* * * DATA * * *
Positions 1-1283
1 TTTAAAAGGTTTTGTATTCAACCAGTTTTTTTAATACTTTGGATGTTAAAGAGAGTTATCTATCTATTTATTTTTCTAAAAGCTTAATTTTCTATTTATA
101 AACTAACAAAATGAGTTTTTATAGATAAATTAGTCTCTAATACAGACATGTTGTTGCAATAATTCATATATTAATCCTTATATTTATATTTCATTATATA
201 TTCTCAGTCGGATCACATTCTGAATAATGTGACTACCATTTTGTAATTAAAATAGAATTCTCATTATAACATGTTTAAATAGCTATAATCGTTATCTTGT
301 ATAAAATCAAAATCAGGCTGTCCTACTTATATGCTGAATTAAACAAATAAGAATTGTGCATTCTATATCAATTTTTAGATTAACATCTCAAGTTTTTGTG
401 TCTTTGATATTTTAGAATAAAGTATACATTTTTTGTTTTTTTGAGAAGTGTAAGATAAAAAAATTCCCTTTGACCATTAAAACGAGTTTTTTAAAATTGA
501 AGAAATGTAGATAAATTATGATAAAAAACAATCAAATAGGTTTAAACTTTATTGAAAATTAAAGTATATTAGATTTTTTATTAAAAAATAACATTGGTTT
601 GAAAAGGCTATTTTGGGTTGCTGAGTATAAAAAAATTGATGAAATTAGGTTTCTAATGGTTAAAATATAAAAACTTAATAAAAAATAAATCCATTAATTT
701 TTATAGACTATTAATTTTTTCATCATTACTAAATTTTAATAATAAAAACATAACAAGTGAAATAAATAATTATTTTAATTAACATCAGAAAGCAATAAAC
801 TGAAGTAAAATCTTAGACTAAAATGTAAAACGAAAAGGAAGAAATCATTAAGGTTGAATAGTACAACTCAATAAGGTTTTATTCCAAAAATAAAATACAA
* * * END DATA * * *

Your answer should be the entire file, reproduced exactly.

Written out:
Positions 1-1283
1 TTTAAAAGGTTTTGTATTCAACCAGTTTTTTTAATACTTTGGATGTTAAAGAGAGTTATCTATCTATTTATTTTTCTAAAAGCTTAATTTTCTATTTATA
101 AACTAACAAAATGAGTTTTTATAGATAAATTAGTCTCTAATACAGACATGTTGTTGCAATAATTCATATATTAATCCTTATATTTATATTTCATTATATA
201 TTCTCAGTCGGATCACATTCTGAATAATGTGACTACCATTTTGTAATTAAAATAGAATTCTCATTATAACATGTTTAAATAGCTATAATCGTTATCTTGT
301 ATAAAATCAAAATCAGGCTGTCCTACTTATATGCTGAATTAAACAAATAAGAATTGTGCATTCTATATCAATTTTTAGATTAACATCTCAAGTTTTTGTG
401 TCTTTGATATTTTAGAATAAAGTATACATTTTTTGTTTTTTTGAGAAGTGTAAGATAAAAAAATTCCCTTTGACCATTAAAACGAGTTTTTTAAAATTGA
501 AGAAATGTAGATAAATTATGATAAAAAACAATCAAATAGGTTTAAACTTTATTGAAAATTAAAGTATATTAGATTTTTTATTAAAAAATAACATTGGTTT
601 GAAAAGGCTATTTTGGGTTGCTGAGTATAAAAAAATTGATGAAATTAGGTTTCTAATGGTTAAAATATAAAAACTTAATAAAAAATAAATCCATTAATTT
701 TTATAGACTATTAATTTTTTCATCATTACTAAATTTTAATAATAAAAACATAACAAGTGAAATAAATAATTATTTTAATTAACATCAGAAAGCAATAAAC
801 TGAAGTAAAATCTTAGACTAAAATGTAAAACGAAAAGGAAGAAATCATTAAGGTTGAATAGTACAACTCAATAAGGTTTTATTCCAAAAATAAAATACAA